in or on?

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paochai01

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He's workin in/on a call center?
 

Neillythere

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As a Brit, but not a teacher, I would have said:

"He's working in a call centre
but:
"He's working on a sculpture"
 

paochai01

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oh, yeah, got it.
But for Americans? Any idea?

Yeah, working on a project, working on a report..
I wonder if 'working ON a call center, or other place of work' would be right in anyway/sense?
 

Barb_D

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Working in or at a call center. There's no difference.

(Working on a call center sounds like the person is in the construction trade and they are building a call center. Or perhaps an computer programmer working on developing the computers the call center will use.)
 

paochai01

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thanks Neillythere and Barb! =)
can anyone suggest a link, book or any sort where I would improve my prepositions? I left America when I was eight and am now twenty. My grammar has been influenced by one of the major problems of Filipinos - prepositions. Their grammar is undoubtedly contagious. Their bloodiest problem is preposition usage. Also, I wonder why then don't differentiate British English from American English. So when students reach high school, they are not aware that 'give me a ring' is British and 'call me up' is more likely American. Take into consideration the spelling differences. I wish new graduates of English teachers here were much more informed about the differences.
 

banderas

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thanks Neillythere and Barb! =)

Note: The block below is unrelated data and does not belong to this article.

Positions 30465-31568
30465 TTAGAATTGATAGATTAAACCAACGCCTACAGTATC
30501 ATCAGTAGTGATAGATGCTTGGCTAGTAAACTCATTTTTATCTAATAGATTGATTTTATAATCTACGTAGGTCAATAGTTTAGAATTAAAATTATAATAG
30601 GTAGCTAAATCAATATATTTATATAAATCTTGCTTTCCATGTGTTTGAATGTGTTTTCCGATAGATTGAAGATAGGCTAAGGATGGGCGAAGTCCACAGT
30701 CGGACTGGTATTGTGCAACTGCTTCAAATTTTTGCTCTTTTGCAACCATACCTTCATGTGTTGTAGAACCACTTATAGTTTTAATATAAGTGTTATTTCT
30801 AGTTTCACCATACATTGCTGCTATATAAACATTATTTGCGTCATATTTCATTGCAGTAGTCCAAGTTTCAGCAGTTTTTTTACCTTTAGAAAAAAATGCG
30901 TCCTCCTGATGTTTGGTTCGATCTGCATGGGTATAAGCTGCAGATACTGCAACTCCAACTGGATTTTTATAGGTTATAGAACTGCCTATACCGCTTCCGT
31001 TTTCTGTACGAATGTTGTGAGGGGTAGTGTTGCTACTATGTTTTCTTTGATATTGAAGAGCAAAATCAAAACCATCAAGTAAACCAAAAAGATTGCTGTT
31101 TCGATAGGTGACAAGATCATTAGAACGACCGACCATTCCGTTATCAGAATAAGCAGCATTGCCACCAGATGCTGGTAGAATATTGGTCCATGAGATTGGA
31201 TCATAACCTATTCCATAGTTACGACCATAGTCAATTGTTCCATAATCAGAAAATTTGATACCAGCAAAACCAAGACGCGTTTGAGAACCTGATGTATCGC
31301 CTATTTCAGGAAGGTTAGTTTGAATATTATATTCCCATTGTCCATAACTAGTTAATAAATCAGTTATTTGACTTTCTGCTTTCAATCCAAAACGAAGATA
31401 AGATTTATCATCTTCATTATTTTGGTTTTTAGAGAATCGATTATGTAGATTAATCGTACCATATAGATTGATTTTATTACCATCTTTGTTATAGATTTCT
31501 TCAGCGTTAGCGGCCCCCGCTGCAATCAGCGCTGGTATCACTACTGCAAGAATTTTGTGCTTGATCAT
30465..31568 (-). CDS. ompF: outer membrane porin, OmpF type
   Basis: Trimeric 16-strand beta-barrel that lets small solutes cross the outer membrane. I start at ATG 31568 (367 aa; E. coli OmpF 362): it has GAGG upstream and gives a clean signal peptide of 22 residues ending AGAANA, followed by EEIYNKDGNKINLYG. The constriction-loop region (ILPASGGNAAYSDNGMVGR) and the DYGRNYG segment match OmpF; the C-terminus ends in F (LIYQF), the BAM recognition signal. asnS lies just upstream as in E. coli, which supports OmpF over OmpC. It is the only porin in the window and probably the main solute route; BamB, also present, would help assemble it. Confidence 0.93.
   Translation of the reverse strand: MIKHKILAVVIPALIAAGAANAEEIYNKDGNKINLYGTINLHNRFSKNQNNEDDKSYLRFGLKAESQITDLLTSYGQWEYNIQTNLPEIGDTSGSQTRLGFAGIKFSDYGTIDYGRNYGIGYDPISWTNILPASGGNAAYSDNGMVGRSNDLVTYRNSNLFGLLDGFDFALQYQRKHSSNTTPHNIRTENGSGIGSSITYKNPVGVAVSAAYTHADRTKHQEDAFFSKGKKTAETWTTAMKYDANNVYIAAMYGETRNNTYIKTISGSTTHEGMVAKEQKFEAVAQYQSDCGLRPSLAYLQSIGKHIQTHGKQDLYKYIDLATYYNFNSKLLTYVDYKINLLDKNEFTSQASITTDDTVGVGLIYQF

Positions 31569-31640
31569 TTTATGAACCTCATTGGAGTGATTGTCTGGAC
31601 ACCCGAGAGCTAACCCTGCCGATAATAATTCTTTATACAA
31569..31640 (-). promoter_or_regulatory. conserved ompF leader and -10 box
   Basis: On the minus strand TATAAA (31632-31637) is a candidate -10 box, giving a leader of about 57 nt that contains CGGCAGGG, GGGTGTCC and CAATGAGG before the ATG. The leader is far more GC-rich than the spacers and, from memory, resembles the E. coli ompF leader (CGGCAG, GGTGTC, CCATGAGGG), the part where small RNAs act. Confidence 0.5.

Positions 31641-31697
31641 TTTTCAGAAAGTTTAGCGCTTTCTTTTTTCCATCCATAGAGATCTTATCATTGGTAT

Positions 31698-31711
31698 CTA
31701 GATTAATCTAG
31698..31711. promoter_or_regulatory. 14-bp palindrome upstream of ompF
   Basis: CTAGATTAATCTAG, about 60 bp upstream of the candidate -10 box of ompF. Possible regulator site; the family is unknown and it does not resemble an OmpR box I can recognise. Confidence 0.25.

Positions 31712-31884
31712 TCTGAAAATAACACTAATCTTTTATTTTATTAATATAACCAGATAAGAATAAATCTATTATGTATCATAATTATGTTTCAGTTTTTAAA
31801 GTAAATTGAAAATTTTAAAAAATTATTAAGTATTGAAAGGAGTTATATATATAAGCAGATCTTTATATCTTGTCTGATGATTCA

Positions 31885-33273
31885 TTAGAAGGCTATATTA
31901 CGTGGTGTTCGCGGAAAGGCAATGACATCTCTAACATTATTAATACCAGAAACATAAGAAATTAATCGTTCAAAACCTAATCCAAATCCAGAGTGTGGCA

can anyone suggest a link, book or any sort where I would improve my prepositions? I left America when I was eight and am now twenty. My grammar has been influenced by one of the major problems of Filipinos - prepositions. Their grammar is undoubtedly contagious. Their bloodiest problem is preposition usage. Also, I wonder why then don't differentiate British English from American English. So when students reach high school, they are not aware that 'give me a ring' is British and 'call me up' is more likely American. Take into consideration the spelling differences. I wish new graduates of English teachers here were much more informed about the differences.

I learned on these forums that it does not matter whether you say "give me a ring" or "call me up" as long as you prounance it clearly and make yourself understandable. Why do you think they should be aware of some expressions being American and other British?:roll:
 

paochai01

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Because team A says 'Our teacher says it's favor, meter, etc.' while team B says 'It should be favour, metre etc.'.
It's always a big deal in the Philippines.
 

Neillythere

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Hi. Yes, I was going to make a similar comment to Barb_D, to the effect that:

"Working on a call centre desgn" i.e. the design of a call centre is OK, but......

I accidentally caught the wrong button on my "Thinkpad" and it wiped everything out. There's a go back to the previous webpage button embedded in with the cursor keys. It's now called my "curse" button!
 
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